Convention rules dictate that a candidate needs to receive at least 60 percent support in order to earn an endorsement. And until two candidates remain, the candidate receiving the fewest votes on the second and proceeding ballots is dropped.
At one point, it seemed as if the party was going to vote for no endorsement. They put it to a vote, but the proposal only received 19 percent support.
When it seemed as if there wouldn’t be any changes to the vote counts, the party suspended the rules in order to let the two candidates speak. Fischbach spoke first, after winning a coin flip. And her message was simple: She’s the one that had the support of the president.
“President Trump knows that I can beat Collin Peterson this fall,” she said. “And I ask you to join President Trump in endorsing me.”
The final result, by the eighth ballot, was 65 to 35. Hughes’ initial 40 percent and high-point of 43 percent had been shaved down to a slim 35.
Hughes did not endorse Fischbach. Nor has he said anything on social media since. But at the conference, he did end on a cordial note, saying: “Congrats to Michelle Fischbach.”
The first ballot
While CD-7’s convention stretched out hour by hour, in the Second District Kistner won on the first ballot.
Kistner had racked up endorsements, earning praise from Steve Drazkowski, a Minnesota legislator initially considered to be a contender for the race; former state legislator Doug Wardlow; and Farmington City Council Member Robyn Craig.
None of the Second District Republican candidates’ fundraising came close to incumbent Rep. Angie Craig, who raised close to $3 million to-date by the end of March. But Kistner was the strongest fundraiser of the Republicans running, raising around $157,000. Rick Olson, a former state legislator from Michigan, loaned himself $80,000 in order to take in about $108,000. Cashin took in about $65,000. Regina Barr, a former Minnesota state legislator, took in about $50,000. And Kerry Zeiler, another contender, didn’t report any fundraising.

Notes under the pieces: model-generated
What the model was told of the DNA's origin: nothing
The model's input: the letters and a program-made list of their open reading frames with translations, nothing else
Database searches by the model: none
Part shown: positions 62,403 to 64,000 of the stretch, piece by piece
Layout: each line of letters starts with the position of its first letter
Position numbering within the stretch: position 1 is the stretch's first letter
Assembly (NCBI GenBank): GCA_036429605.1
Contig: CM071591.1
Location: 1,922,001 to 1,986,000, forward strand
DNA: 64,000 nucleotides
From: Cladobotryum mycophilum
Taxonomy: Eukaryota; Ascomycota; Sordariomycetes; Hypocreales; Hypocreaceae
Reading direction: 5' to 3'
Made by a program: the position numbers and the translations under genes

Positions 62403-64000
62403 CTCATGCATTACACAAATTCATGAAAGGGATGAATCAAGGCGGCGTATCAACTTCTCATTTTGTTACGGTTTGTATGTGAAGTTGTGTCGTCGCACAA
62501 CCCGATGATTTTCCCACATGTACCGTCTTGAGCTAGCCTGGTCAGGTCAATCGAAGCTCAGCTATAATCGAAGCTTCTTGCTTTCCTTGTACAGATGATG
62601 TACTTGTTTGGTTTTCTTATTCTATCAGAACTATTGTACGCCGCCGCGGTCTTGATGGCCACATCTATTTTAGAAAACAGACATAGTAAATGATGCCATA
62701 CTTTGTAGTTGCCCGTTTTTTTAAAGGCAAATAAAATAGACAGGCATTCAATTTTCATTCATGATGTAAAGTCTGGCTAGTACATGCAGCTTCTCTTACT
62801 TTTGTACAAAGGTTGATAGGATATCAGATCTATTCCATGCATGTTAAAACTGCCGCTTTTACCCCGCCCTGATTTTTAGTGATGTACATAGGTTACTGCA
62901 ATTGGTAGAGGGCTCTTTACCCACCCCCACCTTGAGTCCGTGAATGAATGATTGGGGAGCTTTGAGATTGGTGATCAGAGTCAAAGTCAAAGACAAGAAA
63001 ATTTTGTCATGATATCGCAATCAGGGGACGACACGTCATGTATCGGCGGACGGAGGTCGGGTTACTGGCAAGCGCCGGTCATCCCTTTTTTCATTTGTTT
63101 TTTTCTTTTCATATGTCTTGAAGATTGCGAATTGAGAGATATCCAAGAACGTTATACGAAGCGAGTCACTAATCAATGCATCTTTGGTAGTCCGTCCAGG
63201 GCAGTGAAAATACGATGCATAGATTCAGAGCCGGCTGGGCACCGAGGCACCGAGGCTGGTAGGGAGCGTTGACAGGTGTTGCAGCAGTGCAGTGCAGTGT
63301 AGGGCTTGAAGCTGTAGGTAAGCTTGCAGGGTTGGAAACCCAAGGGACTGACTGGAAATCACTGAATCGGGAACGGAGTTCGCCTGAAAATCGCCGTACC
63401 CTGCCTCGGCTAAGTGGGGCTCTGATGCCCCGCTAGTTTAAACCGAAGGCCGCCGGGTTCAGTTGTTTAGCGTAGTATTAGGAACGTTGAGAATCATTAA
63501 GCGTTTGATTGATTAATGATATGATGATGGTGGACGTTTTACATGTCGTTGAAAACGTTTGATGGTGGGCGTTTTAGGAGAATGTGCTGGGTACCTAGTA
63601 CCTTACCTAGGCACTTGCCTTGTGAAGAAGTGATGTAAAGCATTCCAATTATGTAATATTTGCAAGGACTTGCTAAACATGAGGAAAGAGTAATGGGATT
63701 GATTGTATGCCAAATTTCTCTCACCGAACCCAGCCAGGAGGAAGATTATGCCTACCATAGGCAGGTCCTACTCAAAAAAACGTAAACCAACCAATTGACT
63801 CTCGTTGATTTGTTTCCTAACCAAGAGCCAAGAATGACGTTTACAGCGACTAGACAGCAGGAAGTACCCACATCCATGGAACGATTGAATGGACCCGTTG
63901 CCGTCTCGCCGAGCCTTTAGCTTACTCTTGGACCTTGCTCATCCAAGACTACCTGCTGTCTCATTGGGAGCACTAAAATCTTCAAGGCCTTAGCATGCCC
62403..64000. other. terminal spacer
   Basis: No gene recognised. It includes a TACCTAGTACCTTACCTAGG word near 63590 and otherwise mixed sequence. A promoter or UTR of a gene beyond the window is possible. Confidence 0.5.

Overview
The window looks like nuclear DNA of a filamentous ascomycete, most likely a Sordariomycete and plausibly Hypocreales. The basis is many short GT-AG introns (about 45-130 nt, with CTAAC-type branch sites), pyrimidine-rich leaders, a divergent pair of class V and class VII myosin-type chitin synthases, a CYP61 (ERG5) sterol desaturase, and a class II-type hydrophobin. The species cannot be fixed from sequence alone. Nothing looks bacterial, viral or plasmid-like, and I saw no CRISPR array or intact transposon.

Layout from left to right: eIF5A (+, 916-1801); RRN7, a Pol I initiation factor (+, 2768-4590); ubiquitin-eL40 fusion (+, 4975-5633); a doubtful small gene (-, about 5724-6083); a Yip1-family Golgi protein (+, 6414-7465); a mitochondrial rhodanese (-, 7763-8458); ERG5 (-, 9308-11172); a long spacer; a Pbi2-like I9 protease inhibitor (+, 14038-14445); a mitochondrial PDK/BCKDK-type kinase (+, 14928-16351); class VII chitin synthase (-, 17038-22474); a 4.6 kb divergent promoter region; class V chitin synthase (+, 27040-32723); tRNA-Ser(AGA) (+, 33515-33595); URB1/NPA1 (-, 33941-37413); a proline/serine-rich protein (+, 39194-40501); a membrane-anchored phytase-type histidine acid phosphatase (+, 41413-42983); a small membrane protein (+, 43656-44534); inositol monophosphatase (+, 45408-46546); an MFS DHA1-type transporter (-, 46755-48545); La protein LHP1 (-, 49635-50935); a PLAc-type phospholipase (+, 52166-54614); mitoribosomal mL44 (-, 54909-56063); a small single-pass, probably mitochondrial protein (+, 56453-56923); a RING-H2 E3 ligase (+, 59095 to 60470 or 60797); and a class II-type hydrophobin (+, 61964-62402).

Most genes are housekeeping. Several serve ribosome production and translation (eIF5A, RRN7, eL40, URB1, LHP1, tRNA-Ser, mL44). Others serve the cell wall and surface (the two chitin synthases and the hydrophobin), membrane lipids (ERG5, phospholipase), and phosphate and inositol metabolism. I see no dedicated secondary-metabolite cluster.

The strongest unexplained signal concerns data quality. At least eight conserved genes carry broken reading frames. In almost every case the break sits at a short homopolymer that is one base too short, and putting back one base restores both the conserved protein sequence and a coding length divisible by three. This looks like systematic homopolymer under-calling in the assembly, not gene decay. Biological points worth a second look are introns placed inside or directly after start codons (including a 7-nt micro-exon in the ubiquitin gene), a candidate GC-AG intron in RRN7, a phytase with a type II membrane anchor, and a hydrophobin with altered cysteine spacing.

As in the Seventh District, Republicans in the Second District saw their share of cutthroat campaigning. In the days before the convention, Cashin suggested that Kistner implied that he had combat experience (he does not) and called on him to release his DD214 form, a document detailing his military service. Kistner initially did not release the form, telling the Prior Lake American: “even basic details could help foreign adversaries and put other service members at risk.”
But prior to the convention, Kistner released his form, saying. “I’m extremely proud of my service in the United States Marine Corps,” he wrote. “That is why I can no longer sit back and watch other candidates in this race attack my service record out of pure desperation to score political points at the last minute of the campaign.”
In a statement, Cashin said that Kistner was being dishonest. “Tyler Kistner has said he is ‘the most decorated military member in this race,’ and has made multiple statements needing clarification. As more and more veterans enter the political arena, it is incumbent on both Tyler and me to set the highest standard of transparency for those who will come after us.”
On convention day, Kistner won with 62 percent of the vote.
After the convention, Barr tweeted out an endorsement, saying: “While I’d hoped for a different outcome today, our goal remains the same. To make Angie Craig a one-term congresswoman!”
Cashin took a different approach, retweeting Winston Cavendish IV, an account on Twitter.
The tweet read, “Given this campaign’s personal attacks on fellow party candidates, misleading career claims and false statements relating to false claims of TS/Classified nature of a DD 214, this candidate will be chewed up and spit out by the Craig campaign before Memorial Day.”
Correction: This piece has been corrected to note that Tyler Kistner did release his DD214 form.